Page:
Tasha Feng

Seattle U Counseling Petition

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Tasha Feng
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To: President Sundborg, Provost Martin, Executive Vice President Leary, Vice President Sturdivant, Dr. Kidder, Dr. Vong, Dr. Taylor, and Dr. Leibsohn

This petition is in response to serious academic concerns with the counseling program, in addition to your plan to continue online instruction for our program while prioritizing Fall quarter in-person instruction for undergraduate students. As aspiring counselors, we feel strongly this has a significant detrimental impact on the quality of our education, particularly for a profession that specializes in in-person services to our society. We are advocating to, at a minimum, have adequate meeting spaces in the Fall quarter for some of our classes, as well as to significantly improve the quality of instruction regardless of class format. We feel that the quality of education we have received so far neither meets CACREP standards nor justifies the program’s high tuition. Seattle University is a private institution with incredibly high tuition rates and significant financial contributions from the government. We expect and demand better faculty advocacy for students, especially knowing that the quality of our training will influence the quality of care we will be able to provide.

Here are the ways the counseling education department has failed to provide adequate, CACREP-aligned instruction:

  • Inadequate class time: Courses have failed to deliver 30 hours of contact time consistently, with classes frequently ending early or being cancelled and/or being divided into two 1.5 hour “sections.” (Violates CACREP 1.J)
  • Class sizes: With two sections delivered simultaneously by one instructor, some counseling classes have effectively been doubled in size (up to 60 students/class). (Violates CACREP 1.T)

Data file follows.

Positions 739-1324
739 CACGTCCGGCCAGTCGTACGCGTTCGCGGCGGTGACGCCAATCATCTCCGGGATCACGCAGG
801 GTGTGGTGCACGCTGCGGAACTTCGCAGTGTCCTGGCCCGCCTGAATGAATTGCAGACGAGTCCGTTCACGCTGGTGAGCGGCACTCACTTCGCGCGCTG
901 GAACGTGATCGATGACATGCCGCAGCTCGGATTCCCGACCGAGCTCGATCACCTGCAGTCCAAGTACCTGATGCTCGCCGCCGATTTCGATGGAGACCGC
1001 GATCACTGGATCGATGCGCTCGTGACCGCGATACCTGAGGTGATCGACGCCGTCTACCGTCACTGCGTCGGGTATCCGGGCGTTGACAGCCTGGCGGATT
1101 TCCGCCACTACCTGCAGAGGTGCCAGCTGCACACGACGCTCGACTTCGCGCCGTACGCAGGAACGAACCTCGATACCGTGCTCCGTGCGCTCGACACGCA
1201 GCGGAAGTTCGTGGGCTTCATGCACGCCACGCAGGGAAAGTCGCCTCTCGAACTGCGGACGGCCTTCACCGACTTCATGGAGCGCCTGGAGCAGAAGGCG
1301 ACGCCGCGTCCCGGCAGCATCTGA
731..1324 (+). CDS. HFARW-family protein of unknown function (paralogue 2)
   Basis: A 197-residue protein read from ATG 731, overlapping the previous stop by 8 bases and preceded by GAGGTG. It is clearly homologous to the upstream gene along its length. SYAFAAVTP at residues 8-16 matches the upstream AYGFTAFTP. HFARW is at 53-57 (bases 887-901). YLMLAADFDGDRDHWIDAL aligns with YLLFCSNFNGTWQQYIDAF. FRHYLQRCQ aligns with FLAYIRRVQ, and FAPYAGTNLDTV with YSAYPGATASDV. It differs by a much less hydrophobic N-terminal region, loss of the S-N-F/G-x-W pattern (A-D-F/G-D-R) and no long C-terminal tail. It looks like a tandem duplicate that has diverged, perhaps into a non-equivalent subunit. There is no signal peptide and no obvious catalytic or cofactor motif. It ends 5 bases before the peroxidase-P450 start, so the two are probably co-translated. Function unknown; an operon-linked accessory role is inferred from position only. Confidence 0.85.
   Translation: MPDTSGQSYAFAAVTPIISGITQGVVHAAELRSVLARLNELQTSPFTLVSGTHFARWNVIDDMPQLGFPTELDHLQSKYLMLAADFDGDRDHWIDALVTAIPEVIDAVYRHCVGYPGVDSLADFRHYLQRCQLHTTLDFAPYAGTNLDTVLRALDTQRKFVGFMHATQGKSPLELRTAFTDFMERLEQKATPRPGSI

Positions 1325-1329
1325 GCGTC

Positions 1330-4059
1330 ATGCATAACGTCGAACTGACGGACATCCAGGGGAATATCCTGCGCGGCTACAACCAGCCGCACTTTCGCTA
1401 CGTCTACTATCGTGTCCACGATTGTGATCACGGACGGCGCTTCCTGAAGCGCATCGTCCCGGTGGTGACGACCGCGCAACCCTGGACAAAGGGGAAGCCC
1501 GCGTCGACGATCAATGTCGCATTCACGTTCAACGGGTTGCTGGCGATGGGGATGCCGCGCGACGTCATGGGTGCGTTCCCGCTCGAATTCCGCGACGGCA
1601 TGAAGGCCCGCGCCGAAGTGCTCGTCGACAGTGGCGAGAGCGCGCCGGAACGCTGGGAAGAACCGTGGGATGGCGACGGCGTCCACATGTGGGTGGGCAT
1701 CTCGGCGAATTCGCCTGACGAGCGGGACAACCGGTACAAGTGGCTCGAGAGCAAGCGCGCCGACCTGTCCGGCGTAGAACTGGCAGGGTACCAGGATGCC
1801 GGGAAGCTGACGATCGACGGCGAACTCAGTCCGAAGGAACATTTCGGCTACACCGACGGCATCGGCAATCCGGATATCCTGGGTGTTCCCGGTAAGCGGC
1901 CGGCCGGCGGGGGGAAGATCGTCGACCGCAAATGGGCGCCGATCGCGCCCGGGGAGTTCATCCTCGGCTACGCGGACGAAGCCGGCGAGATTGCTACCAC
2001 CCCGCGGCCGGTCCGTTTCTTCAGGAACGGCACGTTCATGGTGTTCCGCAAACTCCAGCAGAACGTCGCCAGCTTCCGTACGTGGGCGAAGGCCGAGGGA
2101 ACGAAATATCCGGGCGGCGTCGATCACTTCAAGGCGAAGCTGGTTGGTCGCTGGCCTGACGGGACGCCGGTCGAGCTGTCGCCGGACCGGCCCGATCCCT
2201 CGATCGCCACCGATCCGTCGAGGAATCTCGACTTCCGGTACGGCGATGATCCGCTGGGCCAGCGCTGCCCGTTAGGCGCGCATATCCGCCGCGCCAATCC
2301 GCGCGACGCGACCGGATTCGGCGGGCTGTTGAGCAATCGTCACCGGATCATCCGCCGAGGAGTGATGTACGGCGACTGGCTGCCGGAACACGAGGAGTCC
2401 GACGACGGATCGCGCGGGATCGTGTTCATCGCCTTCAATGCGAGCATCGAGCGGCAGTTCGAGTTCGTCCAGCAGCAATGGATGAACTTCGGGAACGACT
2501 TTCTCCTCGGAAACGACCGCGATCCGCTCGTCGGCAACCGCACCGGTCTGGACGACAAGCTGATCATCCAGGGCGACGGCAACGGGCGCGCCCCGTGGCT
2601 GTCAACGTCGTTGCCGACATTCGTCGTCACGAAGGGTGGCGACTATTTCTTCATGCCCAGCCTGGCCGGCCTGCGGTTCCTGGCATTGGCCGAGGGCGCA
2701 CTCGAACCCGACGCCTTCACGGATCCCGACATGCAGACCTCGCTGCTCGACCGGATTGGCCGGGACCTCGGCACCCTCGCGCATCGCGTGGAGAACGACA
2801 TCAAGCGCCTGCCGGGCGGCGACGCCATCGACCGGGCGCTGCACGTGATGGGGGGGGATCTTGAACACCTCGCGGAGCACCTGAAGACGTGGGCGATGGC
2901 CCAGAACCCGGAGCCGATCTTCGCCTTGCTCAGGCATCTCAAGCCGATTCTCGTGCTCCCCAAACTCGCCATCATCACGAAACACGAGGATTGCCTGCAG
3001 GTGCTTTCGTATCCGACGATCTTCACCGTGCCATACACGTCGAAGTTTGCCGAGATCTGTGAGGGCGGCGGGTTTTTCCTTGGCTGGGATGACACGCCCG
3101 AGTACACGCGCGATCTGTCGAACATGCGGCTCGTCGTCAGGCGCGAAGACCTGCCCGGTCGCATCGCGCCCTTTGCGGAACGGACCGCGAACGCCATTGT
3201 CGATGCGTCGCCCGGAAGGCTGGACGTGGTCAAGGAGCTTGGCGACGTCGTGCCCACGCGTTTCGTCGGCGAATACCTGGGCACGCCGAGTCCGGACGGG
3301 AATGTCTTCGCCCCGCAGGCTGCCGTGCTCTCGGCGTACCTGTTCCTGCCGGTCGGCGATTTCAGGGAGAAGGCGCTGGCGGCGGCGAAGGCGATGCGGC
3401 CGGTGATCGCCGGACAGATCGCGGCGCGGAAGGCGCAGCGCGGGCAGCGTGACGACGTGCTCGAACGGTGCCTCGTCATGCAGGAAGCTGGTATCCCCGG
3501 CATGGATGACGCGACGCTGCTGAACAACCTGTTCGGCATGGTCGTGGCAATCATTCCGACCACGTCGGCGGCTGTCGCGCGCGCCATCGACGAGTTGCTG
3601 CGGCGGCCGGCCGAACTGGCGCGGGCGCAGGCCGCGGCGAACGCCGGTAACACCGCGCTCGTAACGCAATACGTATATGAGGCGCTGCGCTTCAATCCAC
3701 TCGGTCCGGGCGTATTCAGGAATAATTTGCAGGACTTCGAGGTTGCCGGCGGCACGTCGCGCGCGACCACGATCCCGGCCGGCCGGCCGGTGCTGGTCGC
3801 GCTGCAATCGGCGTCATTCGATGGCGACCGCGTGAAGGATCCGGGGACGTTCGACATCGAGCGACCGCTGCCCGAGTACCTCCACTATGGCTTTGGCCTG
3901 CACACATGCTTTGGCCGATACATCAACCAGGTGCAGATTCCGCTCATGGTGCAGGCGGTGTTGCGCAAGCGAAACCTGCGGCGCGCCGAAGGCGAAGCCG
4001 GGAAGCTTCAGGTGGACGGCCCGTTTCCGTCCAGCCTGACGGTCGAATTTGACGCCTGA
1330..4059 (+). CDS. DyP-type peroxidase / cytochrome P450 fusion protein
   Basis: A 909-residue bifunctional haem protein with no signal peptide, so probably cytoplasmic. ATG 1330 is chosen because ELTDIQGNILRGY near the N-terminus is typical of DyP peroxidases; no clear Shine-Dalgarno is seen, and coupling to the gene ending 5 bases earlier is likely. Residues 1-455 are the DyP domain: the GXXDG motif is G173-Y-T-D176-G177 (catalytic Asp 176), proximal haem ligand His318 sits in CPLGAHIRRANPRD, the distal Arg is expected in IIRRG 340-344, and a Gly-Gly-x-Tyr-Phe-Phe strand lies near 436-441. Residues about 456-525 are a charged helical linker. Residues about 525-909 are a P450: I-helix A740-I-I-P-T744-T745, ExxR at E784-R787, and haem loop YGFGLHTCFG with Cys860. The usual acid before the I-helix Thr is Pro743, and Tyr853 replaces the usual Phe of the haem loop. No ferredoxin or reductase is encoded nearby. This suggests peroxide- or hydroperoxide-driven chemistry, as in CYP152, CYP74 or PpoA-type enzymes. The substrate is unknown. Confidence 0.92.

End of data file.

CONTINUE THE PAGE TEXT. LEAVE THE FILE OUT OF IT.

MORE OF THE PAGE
• Lack of technological competency: Lack of clear organization of Canvas modules, assignments, etc; Teaching materials and files are sometimes excessive without consideration of students’ limited time and energy for screen time outside of class; Some syllabi did not align with rubrics and instructions; Obviously inadequate training for non-core faculty. (Violates CACREP 1.Z and 1.AA)
  • Inadequate, non trauma-informed courses/course content: Courses have failed to deliver some, or all, CACREP-required content; Course material is not selected nor delivered from a trauma & equity-informed lens.
  • Inadequate asynchronous classes: Asynchronous courses have lacked depth and failed to deliver quality learning experiences. Some counseling courses originally scheduled to be delivered as synchronous learning experiences wound up delivered asynchronously with little to no notice to students. Many classes had no clear or organized instruction for subjects that are controversial, subjective, and/or ambiguous, and no class time opportunity for clarification or expansion of textbook material.

We conducted a short, anonymous survey for counseling students at Seattle University regarding their feelings about Fall quarter instruction. We had 58 total respondents. For a quantitative analysis of students’ feelings regarding in person learning, follow the link here. Based on consistent themes we captured from the survey results, here are our demands: